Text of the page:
About Us Texture Analyzers Probes and Fixtures
Texture Profile Analysis (TPA)

The texture profile analysis is a method developed for the texture and taste of food. The unique two-compression action mode simulates the bite pattern of the human oral cavity. After analysis by the graphical analysis tool, it can provide the tester with nine important texture parameters at one time. After a long period of development (1960s ~), it has been used in many application fields. Related areas include: bakery products, dairy products, gels, processed meat products, etc.

Test mode of two bites

Action description

  1. When the test starts, the probe moves downward from the original starting point. (Bite 1)
  2. When the probe reaches the trigger point (according to Trigger force), it starts to calculate the target distance (Target), and then moves down to the target.
  3. The probe returns to the previous trigger point and begins to dwell. The dwell time depends on the sample recovery speed.
  4. After the dwell time is completed, the probe moves downward from the trigger point again. (Bite 2)
  5. Reach the target of the first compression.
  6. Return upward from the target point to the original starting point.

Formula of Texture Profile Analysis TPA

Test mode of TPA with distance and force

1. Hardness: Maximum force value in the first pressing section.
2. Fracturability: A smaller peak before hardness.
3. Adhesiveness: A3 area
4. Springiness: T2 / T1
5. Chewiness: Gumminess x Springiness = A2 / A1 x Hardness x Springiness
6. Gumminess: A2 / A1 x hardness
7. Cohesiveness: A2 / A1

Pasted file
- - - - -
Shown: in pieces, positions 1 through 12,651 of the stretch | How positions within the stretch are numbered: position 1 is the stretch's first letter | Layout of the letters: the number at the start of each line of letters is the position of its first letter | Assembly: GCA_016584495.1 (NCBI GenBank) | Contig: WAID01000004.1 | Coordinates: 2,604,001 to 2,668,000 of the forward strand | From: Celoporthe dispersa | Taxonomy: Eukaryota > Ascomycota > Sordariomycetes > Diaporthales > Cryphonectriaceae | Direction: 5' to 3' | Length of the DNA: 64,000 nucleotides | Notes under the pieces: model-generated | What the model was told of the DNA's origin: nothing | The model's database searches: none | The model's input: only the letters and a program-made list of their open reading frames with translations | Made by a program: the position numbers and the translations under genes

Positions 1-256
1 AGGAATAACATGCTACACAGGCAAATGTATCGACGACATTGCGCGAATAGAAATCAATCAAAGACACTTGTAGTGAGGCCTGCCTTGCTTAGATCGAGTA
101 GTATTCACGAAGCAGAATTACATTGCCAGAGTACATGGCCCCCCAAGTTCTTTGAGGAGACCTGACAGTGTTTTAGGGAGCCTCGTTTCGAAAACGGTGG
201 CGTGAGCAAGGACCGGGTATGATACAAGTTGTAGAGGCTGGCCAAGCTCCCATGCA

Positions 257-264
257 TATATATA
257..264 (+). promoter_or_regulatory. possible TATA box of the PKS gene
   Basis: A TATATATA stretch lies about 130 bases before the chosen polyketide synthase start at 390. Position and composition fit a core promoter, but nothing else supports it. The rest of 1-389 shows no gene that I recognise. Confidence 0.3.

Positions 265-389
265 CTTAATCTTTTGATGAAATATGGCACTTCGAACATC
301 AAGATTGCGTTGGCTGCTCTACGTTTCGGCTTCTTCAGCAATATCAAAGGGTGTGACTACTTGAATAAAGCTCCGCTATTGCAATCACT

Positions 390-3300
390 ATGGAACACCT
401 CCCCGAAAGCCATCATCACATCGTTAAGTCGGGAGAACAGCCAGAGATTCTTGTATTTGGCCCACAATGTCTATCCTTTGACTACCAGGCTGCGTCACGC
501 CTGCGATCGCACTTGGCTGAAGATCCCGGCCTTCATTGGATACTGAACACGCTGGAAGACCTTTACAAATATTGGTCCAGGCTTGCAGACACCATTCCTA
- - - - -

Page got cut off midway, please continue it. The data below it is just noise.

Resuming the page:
8. Resilience: A5 / A4

Texture analysis (TPA) term definition

An indicator that most directly reflects the taste, in the texture profile analysis, directly affects Chewiness, Gumminess and Cohesiveness.

This parameter is unique to samples with a crispy shell (crust). Most samples cannot measure this parameter. Generally speaking, if this parameter cannot be measured, the software will automatically hide it.

After the sample is deformed under pressure, if the sample surface is sticky, negative force will be generated. In the food field, it can be interpreted as a sticky taste.

The height that food can recover between the end of the first bite and the beginning of the second bite.

Chewiness is defined as Gumminess x Springiness. Can be explained as the energy required to chew solid food. It is difficult to measure accurately because chewing involves compression, shearing, puncture, crushing, tearing, cutting, etc., and is also related to oral conditions (saliva secretion, body temperature). This parameter is mainly used to describe the taste of solid and semi-solid.

Gumminess is defined as hardness x cohesion. One of the characteristics of semi-solid food is that it has low hardness and high cohesion. Therefore, this indicator should be used to describe the taste of semi-solid foods.

Cohesiveness is defined as the ratio of the positive area of ​​the first compression to the area of ​​the second compression.Tensile strength is an indication of cohesion, and if the sample is better condensed, the probe will be easier to keep clean. Cohesiveness is usually tested as a secondary parameter compared to brittleness, chewiness and gumminess.

Resilience is a measure of how well a sample recovers from deformation, including both speed and force.It is defined as the ratio of the area in front of the deformation target to the area behind the deformation target during the first pressing. When measuring, you need to pay attention to the recovery status of the sample. Generally speaking, a slower test speed is used to allow the sample enough time to recover. It also ensures the accuracy of this feature.


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